The recent opening of the "Women Only Mosque" in the United States is but a reaction to the "Men Only Mosque" phenomenon that is common in the Muslim world, both in the East and as well as in the West, says Dr Mohammad Akram Nadwi. In fact, the majority of mosques in the UK have no place for women. There are reports that on many occasions, travelling women have had to pray in a church building or neighbouring Hindu shop least they miss their prayers because the local mosque refused to allow them to enter and pray.
Why is it that some people are so vehemently opposed to women praying in the mosque when the Prophet sallallahu 'alayhi wasallam himself declared that no one should stop women from praying in the mosque?
This question is dealt with head-on in the eye-opening work, "Ibn Hazm on the lawfulness of women attending prayers in the mosque," presented, translated, and annotated by Dr Mohammad Akram Nadwi, author of Al-Muhaddithat - the 57-volume masterpiece on women scholars of Islam.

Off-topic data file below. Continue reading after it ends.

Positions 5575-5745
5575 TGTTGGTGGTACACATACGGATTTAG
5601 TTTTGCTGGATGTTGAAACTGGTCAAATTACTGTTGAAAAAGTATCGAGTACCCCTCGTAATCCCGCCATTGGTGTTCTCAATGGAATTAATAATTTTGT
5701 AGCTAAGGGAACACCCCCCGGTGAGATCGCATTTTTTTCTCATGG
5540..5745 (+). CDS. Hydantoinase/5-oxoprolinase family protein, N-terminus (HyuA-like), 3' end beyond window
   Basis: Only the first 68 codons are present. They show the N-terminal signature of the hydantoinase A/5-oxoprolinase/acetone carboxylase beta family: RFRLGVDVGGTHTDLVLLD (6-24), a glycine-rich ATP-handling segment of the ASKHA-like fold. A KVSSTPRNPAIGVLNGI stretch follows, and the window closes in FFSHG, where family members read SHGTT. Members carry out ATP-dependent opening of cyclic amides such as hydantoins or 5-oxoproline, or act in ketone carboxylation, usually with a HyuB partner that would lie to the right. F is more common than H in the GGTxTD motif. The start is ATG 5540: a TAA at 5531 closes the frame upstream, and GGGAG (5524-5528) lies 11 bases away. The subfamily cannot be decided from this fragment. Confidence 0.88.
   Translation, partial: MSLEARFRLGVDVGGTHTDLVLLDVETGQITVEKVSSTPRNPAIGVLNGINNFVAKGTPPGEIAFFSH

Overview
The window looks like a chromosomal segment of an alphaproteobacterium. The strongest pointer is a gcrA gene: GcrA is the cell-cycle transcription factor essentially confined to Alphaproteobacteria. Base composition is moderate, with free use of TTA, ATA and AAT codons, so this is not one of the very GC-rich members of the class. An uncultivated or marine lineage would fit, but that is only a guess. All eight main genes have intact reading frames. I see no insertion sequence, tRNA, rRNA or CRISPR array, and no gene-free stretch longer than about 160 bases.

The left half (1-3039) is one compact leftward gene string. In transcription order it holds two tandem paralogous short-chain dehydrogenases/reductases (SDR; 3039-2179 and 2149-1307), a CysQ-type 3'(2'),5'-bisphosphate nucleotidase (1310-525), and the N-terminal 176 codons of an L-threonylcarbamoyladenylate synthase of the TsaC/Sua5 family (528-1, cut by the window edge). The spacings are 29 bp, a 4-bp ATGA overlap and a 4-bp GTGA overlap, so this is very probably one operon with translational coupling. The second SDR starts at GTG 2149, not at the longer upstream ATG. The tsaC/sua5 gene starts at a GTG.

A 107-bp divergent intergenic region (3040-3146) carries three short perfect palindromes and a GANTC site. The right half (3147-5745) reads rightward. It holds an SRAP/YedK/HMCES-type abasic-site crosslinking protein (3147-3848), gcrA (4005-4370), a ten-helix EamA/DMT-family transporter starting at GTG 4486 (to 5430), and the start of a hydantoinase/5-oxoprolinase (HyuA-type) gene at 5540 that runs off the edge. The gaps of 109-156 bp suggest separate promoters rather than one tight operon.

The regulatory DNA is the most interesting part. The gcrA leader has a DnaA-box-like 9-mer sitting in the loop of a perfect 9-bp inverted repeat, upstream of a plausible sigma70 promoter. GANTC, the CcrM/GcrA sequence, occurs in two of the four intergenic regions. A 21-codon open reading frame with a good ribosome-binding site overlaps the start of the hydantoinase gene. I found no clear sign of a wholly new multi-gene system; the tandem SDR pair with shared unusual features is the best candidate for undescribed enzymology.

Ibn Hazm (d. 456/1064), the great Andalusian jurist, poet, and intellectual champion of the Zahiri school, discussed this issue comprehensively in his Muhalla. In the text translated, he asks and, after weighing the evidence, answers the following questions:
- Is it lawful for women to attend congregational prayers in the mosques? (Yes)
- Is it lawful for others to forbid this if, for some private or public reason, they happen to dislike it or disapprove of it? (No)
- Is the effort of attending the prayers with the congregation in the mosque more worthy for men than women? (No, it is the same)
- Is it lawful only for elderly women to attend the congregational prayers in the mosques? (No, it is equally lawful for old or young)
This book is an important step forward in unravelling the confusion of the ages and moving closer to the Sunnah of our beloved Prophet sallallahu 'alayhi wasallam to give women their due rights in worshipping Allah subhanahu wa ta'ala.